Photonic Crystals: Molding the Flow of Light - Second Edition
Princeton University Press, Oct 30, 2011 - Science - 304 pages
Since it was first published in 1995, Photonic Crystals has remained the definitive text for both undergraduates and researchers on photonic band-gap materials and their use in controlling the propagation of light. This newly expanded and revised edition covers the latest developments in the field, providing the most up-to-date, concise, and comprehensive book available on these novel materials and their applications.
Starting from Maxwell's equations and Fourier analysis, the authors develop the theoretical tools of photonics using principles of linear algebra and symmetry, emphasizing analogies with traditional solid-state physics and quantum theory. They then investigate the unique phenomena that take place within photonic crystals at defect sites and surfaces, from one to three dimensions. This new edition includes entirely new chapters describing important hybrid structures that use band gaps or periodicity only in some directions: periodic waveguides, photonic-crystal slabs, and photonic-crystal fibers. The authors demonstrate how the capabilities of photonic crystals to localize light can be put to work in devices such as filters and splitters. A new appendix provides an overview of computational methods for electromagnetism. Existing chapters have been considerably updated and expanded to include many new three-dimensional photonic crystals, an extensive tutorial on device design using temporal coupled-mode theory, discussions of diffraction and refraction at crystal interfaces, and more. Richly illustrated and accessibly written, Photonic Crystals is an indispensable resource for students and researchers.
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Many of the original chapters are expanded with new sections, in addition to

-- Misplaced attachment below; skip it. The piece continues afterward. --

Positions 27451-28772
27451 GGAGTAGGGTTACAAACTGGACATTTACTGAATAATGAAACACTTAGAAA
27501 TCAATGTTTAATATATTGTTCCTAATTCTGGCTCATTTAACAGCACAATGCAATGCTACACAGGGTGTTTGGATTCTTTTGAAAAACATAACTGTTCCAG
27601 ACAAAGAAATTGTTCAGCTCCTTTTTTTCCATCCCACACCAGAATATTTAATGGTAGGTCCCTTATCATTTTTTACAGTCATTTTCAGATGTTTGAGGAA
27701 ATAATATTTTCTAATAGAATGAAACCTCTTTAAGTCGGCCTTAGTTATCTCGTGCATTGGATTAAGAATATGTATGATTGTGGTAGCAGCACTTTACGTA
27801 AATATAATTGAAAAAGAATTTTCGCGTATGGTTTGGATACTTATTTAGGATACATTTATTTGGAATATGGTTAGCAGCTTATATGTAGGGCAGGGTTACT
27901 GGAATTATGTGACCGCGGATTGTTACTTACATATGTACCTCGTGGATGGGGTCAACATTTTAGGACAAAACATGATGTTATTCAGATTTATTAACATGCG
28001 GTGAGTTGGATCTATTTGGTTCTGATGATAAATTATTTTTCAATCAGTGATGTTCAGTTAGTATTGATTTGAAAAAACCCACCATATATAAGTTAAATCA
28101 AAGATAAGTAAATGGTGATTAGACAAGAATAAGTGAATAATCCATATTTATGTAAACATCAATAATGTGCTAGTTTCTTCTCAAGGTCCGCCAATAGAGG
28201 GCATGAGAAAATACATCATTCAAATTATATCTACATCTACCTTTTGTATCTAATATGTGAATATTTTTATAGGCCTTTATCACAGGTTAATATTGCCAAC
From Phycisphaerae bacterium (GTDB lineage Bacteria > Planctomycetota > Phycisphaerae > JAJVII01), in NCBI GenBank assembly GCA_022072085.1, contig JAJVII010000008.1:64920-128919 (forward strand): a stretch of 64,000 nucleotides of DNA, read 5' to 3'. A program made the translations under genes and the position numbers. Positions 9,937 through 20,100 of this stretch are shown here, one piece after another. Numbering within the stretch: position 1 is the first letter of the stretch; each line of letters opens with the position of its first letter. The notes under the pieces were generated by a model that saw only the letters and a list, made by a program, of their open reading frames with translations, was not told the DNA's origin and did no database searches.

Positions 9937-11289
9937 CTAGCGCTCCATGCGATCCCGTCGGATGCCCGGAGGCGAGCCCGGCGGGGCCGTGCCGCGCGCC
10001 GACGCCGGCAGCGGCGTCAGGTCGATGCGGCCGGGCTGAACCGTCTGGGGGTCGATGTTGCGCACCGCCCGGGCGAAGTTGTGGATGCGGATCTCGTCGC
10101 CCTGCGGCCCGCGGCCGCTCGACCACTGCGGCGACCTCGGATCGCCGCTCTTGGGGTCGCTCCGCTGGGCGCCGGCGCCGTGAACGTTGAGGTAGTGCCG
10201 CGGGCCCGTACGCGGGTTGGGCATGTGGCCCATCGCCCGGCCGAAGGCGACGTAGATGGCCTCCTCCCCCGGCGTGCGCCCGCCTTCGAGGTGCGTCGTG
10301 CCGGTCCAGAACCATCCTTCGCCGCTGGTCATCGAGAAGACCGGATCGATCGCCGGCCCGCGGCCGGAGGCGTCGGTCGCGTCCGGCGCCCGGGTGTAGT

innumerable revisions to the old sections. For example, chapter 2 now contains a
section introducing the useful technique of perturbation analysis and a section on
In chapter 4, we will see that one-dimensional systems can exhibit three
important phenomena: photonic band gaps, localized modes, and surface states.
Because the index contrast is only along one direction, the band gaps and the
except for a single peak associated with the defect.9 This property is exploited in
the bandpass filter known as the dielectric Fabry–Perot filter, a case that will be
discussed in chapter 10. It is particularly useful at visible-light frequencies ...
THAT WE HAVE discussed some interesting properties of one-dimensional
photonic crystals, in this chapter we will see how the situation changes when the
crystal is periodic in two directions and homogeneous in the third. Photonic band
Threedimensional photonic crystals can have the novel properties we discussed
in the previous two chapters, including band gaps, defect modes, and surface
states. In this chapter, we will present several examples of three-dimensional ...